Mobile_Pangolin4939 t1_j9q1s42 wrote

Who would have thought that Davide Spade was the coolest looking one. He always played a nerd except for in Joe Dirt. Adam Sandler definitely looked better when he got older. Not that looks are the most important thing. Just an observation.


Mobile_Pangolin4939 t1_j6heisw wrote

The Goonies took place in the 80s I think. The kids definitely weren't like this. Even the kids in Stand bye me weren't this tuff unless you're looking at the older kids that seemed a bit crazy. Kieffer Sutherland always scarred me in that movie.


Mobile_Pangolin4939 t1_j2ufj77 wrote

I'm not certain what came first. From what I've read women during this time period wore dressed because it was thought to reduce the chance of infection when bleeding from the vulva. When absorption pads were invented women could wear pants without worry. I know that the Irish and Scottish wore Kilts. I'm not certain what the Romans and Greeks wore. It didn't appear to be very much. It does look like the elite wore dresses or robes. More primitive people appear to have all worn loincloths of some sort aside from the Eskimos. If the bushman are examples women didn't wear tops. There are so many different cultures with different clothing that it's difficult to say. Many cultures in the 1800s seemed to have women with dresses and men with trousers. It may have been more for practicality at the time rather than any kind of identification with some vague idea of what they are. Clearly in this instance she is modeling herself after a man which may or may not have been a wise decision depending on varying factors at the time about how practical it was. Of course the Native Americans appear to have allowed women to identify as masculine or take on more feminine tasks. I'm not sure if this included the person wearing male or female clothing. I don't think it's as large an issue as people make it out to be honestly. It may comfort people to think about things a certain way and that's okay I guess. It's more of a luxury though. If we lived the old way we would be to busy trying to survive to worry about sexual identification or clothing other than it's practicality too much.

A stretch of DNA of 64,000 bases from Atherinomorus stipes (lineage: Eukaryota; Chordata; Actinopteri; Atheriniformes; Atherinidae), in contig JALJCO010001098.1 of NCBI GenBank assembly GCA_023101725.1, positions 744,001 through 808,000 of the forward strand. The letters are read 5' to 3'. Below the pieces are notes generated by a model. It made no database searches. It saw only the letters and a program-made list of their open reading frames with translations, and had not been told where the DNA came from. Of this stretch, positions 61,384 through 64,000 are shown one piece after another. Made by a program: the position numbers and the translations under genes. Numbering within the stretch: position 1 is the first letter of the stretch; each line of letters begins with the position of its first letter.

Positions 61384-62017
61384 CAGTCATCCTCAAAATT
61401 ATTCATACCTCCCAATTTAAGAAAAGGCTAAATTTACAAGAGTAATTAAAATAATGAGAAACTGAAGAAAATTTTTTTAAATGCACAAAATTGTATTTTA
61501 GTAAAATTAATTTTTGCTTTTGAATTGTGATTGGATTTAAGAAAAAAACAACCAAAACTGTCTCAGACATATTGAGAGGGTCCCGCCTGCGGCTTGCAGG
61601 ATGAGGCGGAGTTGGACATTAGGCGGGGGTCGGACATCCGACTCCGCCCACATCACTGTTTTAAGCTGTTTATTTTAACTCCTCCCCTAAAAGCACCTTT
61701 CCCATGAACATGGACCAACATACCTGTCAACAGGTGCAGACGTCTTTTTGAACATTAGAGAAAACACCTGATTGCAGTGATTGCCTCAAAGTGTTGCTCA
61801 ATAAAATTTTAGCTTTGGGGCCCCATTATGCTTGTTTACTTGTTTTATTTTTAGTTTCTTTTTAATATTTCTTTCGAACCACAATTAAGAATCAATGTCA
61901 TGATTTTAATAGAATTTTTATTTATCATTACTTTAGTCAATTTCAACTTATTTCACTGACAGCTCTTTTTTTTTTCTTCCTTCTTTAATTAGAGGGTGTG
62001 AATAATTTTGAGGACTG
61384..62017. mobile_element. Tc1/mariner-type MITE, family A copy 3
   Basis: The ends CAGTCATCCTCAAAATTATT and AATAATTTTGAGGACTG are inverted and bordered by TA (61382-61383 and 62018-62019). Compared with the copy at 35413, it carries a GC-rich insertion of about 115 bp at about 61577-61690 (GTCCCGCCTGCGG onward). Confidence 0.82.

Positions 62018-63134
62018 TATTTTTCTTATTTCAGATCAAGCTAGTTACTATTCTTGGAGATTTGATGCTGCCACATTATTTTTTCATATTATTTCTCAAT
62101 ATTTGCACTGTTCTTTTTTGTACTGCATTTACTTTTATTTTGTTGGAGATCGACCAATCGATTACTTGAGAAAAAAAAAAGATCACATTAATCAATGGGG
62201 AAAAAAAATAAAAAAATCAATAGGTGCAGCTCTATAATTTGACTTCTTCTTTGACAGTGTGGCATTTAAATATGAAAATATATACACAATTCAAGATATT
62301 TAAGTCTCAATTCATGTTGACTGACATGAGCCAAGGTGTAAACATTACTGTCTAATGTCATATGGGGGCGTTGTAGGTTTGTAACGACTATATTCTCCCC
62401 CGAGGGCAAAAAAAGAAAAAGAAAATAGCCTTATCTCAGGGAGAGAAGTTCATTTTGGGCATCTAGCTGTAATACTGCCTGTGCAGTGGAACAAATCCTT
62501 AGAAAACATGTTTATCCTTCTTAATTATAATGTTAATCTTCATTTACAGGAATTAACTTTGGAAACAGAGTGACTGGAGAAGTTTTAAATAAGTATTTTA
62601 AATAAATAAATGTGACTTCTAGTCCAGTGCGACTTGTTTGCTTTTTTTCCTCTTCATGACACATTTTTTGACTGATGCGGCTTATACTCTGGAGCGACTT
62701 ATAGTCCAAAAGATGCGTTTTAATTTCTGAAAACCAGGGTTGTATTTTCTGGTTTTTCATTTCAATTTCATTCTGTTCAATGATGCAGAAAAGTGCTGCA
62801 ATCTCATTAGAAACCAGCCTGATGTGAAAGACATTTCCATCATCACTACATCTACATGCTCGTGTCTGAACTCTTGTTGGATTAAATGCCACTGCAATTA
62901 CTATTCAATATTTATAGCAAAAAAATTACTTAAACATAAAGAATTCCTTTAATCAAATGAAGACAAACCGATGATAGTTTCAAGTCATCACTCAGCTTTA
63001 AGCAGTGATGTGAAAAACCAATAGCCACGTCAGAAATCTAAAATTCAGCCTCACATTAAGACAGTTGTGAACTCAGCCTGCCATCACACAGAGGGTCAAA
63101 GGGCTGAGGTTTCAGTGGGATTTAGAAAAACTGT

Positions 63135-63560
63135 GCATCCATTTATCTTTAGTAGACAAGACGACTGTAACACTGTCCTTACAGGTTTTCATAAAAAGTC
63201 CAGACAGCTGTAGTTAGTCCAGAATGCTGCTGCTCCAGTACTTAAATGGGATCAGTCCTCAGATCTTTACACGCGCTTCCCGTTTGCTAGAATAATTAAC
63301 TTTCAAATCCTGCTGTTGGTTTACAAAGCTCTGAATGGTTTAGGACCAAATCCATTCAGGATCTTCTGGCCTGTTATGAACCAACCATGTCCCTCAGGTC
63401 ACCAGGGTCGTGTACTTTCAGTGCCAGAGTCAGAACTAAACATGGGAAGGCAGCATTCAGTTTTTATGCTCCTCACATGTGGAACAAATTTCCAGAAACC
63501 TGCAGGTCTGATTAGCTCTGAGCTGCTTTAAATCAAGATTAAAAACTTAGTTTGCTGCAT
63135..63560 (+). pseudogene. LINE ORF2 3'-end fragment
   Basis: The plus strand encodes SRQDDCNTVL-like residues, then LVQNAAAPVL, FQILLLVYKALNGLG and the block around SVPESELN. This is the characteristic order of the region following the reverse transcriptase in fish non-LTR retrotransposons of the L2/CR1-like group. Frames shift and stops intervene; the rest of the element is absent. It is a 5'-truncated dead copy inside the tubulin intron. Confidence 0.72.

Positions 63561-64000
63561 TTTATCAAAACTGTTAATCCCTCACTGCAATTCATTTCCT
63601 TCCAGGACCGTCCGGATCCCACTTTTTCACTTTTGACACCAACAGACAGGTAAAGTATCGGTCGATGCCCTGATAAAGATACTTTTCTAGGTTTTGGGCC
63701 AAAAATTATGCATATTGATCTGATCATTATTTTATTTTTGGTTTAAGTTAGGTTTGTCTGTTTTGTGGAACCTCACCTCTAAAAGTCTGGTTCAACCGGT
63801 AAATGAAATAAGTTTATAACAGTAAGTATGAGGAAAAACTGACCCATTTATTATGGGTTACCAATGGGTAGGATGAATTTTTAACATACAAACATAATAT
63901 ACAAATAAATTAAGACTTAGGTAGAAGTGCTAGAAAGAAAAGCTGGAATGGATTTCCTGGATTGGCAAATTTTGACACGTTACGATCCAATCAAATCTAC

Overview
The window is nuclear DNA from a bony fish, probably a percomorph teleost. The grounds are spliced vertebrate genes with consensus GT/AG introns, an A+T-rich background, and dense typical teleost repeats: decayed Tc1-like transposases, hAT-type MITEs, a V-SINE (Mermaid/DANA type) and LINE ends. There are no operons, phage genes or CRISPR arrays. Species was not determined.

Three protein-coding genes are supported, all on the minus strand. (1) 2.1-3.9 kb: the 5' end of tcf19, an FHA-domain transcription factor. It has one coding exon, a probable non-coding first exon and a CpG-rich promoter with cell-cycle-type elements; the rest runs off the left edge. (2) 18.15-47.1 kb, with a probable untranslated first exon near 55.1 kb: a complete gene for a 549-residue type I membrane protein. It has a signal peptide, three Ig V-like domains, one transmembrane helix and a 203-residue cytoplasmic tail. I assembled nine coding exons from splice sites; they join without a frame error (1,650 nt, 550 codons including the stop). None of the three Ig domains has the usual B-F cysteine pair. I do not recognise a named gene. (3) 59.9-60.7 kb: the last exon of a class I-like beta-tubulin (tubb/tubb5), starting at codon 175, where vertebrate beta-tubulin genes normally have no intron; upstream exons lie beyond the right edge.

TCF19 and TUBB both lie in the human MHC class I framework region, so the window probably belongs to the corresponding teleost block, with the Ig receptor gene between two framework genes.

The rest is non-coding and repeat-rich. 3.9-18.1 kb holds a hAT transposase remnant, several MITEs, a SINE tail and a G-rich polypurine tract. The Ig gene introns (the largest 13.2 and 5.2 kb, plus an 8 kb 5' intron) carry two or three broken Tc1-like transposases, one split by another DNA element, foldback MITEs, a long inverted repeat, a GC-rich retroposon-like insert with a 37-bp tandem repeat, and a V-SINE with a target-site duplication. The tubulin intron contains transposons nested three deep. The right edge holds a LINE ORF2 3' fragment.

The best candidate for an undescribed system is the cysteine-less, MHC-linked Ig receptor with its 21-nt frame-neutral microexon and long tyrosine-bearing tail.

Mobile_Pangolin4939 t1_j2s2v8b wrote

To be honest it doesn't really make sense to dress in a long skirt if you're going to hunt and roam around in the forest. I'm not sure what the original logic was behind wearing dresses. If they served some kind of purpose. You wouldn't think they would be good for doing housework and raising kids either. Perhaps it had something to do with menstruation. I just read that women's dresses had some kind of ties in them to keep them attached to their legs. This might have made them easier to do work in, but I could still see them getting in their way.


Mobile_Pangolin4939 t1_j25hkg5 wrote

I definitely enjoyed the BG2 story more, but their both fun. I guess it largely depends on what's your personal preference. BG2 was made in the 90s and has a 90s style D&D atmosphere. BG2 is real time turn based. You don't make every single move for each character. It's somewhat automated. I prefer the BG2 classes and Forgotten Realms setting. I grew up reading the books.

Divinity Original Sin is fully turn based and has a very different setting. The characters are a lot different in style. The classes are vastly different. The game is turn fully based. There is much more micromanagement. It's 3d vs the 2d of BG2. I'd say it's much more balanced in terms of class power if you care about that. i thought a lot of the voices/dialogue were a bit annoying, but could be fun sometimes. I definitely didn't like the classes as much, but I'll admit there is much more room for customization. It also has crafting which I'm not a big fan of. BG2 has crafting of a sort, but it's mostly for unique items made from unique items.